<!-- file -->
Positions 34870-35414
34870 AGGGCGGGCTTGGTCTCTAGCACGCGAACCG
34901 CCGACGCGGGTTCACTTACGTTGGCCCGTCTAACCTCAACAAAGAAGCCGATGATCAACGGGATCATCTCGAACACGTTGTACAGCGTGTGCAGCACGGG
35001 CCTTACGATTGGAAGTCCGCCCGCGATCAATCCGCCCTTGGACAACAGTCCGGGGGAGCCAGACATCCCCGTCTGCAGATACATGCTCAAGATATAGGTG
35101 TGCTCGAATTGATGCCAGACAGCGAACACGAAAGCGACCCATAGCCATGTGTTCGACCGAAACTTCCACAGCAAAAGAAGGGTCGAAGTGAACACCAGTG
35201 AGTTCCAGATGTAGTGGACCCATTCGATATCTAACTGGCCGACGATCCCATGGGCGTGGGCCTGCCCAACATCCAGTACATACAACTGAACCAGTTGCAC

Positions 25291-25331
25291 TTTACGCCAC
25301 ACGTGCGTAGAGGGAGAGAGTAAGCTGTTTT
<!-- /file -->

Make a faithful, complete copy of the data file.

Positions 34870-35414
34870 AGGGCGGGCTTGGTCTCTAGCACGCGAACCG
34901 CCGACGCGGGTTCACTTACGTTGGCCCGTCTAACCTCAACAAAGAAGCCGATGATCAACGGGATCATCTCGAACACGTTGTACAGCGTGTGCAGCACGGG
35001 CCTTACGATTGGAAGTCCGCCCGCGATCAATCCGCCCTTGGACAACAGTCCGGGGGAGCCAGACATCCCCGTCTGCAGATACATGCTCAAGATATAGGTG
35101 TGCTCGAATTGATGCCAGACAGCGAACACGAAAGCGACCCATAGCCATGTGTTCGACCGAAACTTCCACAGCAAAAGAAGGGTCGAAGTGAACACCAGTG
35201 AGTTCCAGATGTAGTGGACCCATTCGATATCTAACTGGCCGACGATCCCATGGGCGTGGGCCTGCCCAACATCCAGTACATACAACTGAACCAGTTGCAC

Positions 25291-25331
25291 TTTACGCCAC
25301 ACGTGCGTAGAGGGAGAGAGTAAGCTGTTTT